Are we ready for a gene editing revolution?
- With new gene editing procedures, scientists could alter human DNA and potentially put an end to many genetic diseases
- A Chinese scientist edited the DNA of human embryos while avoiding standard procedures and safety testing, which is why he’s now facing criminal charges
- A biologist from Columbia University believes gene editing experiments could be conducted without violating ethics
- Similarly, a Russian molecular biologist claims to have developed a safe and acceptable way to create gene-edited babies
There’s been a lot of excitement in the scientific and healthcare community caused by recent advances in gene editing technology. Although this technology is relatively new, the market is expected to witness massive growth in the next couple of years. According to the market research and consulting firm Reports and Data, the global gene editing market will reach a value of $10.1 billion by 2026. As the market gets bigger, it will raise many ethical and moral dilemmas. Using gene editing tools, such as CRISPR (Clustered Regularly Interspaced Short Palindromic Repeats), scientists could disrupt human evolutionary processes, which could open the door for the creation of ‘designer babies’.
Gene editing can be a double-edged sword
Even though gene editing holds promise to end various forms of genetic diseases, some believe it’s actually more harmful than helpful. These concerns came to light after a CRISPR baby scandal was revealed to the world. The incident involved a Chinese scientist who claims to have created “the world’s first genetically modified babies”. He Jiankui relied on CRISPR to edit the DNA of human embryos that were implanted into a woman, and eventually resulted in twin babies. He, who avoided many standard procedures and neglected safety testing, has received a lot of criticism for his work and is now facing criminal charges. He’s goal was to make the babies immune to HIV, but many fear that the genetic variation he tampered with could bring the risk of premature death. A study published in the journal Nature Medicine reveals that people with such a genetic variation are 21 per cent less likely to live until the age of 76.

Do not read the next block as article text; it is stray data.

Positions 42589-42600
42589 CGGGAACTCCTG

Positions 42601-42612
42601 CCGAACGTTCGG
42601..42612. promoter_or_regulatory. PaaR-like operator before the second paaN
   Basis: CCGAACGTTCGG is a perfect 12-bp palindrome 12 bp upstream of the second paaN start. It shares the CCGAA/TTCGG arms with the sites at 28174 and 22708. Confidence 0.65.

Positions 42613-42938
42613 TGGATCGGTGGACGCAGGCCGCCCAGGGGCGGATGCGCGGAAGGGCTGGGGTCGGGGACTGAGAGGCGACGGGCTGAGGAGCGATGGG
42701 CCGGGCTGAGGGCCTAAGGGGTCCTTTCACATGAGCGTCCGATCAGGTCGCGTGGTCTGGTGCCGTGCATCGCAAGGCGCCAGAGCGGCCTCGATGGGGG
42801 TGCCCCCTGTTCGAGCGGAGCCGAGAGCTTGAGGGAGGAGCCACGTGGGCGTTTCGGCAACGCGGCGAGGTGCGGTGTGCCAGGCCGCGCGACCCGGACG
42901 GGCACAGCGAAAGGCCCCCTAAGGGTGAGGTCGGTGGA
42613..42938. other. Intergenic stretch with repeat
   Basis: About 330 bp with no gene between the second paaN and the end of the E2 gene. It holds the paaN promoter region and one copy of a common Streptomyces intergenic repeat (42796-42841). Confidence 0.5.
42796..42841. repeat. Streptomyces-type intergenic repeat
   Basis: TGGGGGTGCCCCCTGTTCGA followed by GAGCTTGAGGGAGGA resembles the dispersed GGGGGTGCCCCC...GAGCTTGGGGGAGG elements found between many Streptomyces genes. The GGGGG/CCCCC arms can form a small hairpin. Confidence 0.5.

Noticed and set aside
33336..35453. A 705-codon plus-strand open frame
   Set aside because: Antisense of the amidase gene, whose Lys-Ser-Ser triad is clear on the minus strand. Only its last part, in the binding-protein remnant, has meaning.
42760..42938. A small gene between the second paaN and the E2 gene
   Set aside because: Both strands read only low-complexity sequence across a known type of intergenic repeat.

Rasmus Nielsen, a professor of integrative biology at the University of California, Berkeley, and the lead on the study, believes that “There are many reasons not to make CRISPR babies at this stage. And one of them is [the] fact that we can’t really predict the effect of the mutations that we induce.”
This scientist is proving that gene editing can be done without ethics violation
Unlike He, who clearly didn’t give much thought to ethics during his experiments, another scientist believes that gene editing can be done more ethically. Dieter Egli, a biologist from Columbia University, is conducting gene editing experiments to prevent future babies from inheriting a genetic disorder that can cause a form of blindness, known as retinitis pigmentosa.
What differentiates Egli’s research from He’s is that he destroys his embryos one day after editing them, and he’s also overseen by a panel of bioethicists and other scientists. As Egli explains, this type of research is essential for later experiments in removing genetic defects. “We can’t just do the editing and then hope everything goes right and implant that into a womb. That’s not responsible.” It will probably take years for Egli to demonstrate his gene editing approach is both safe and effective, but once that happens and his method proves to be successful, it could help many people suffering from retinitis pigmentosa to have children with normal vision.
Russian scientist plans to implant gene-edited embryos into women by the end of 2019
The debate around the responsible application of gene editing has also gained the attention of the Russian molecular biologist Denis Rebrikov, who claims to have developed a safe and acceptable way to create gene-edited babies. If Rebrikov gets government approval for further research, he plans to implant gene-edited embryos into women by the end of 2019.
Rebrikov’s work shares common ground with He’s research. Just like He, Rebrikov wants to edit the DNA of embryos to protect the babies from inheriting HIV from their parents. The twins created in China have an HIV-positive father, but Rebrikov thinks that the same research is more effective on HIV-positive mothers. As he notes, using gene editing to prevent infection in babies from HIV-positive women “is more justifiable when a woman doesn’t respond to antiviral drugs”, because those babies are at a higher risk of being infected by HIV. What’s more, the same technique could be used to prevent inherited deafness. Rebrikov has already found two women with HIV who are interested in having gene-edited babies. But if he proceeds with the experiment before Russia issues the necessary regulations, Rebrikov could receive the same backlash as He Jiankui received in China.
Gene editing is being advertised as a potential solution that could one day wipe out all genetic diseases. While experts in the field continue to experiment with gene editing, they’ll need to address ethical concerns surrounding this innovation. Also, governments will need to put more effort into preventing unethical human experimentation and potential misuse of gene editing.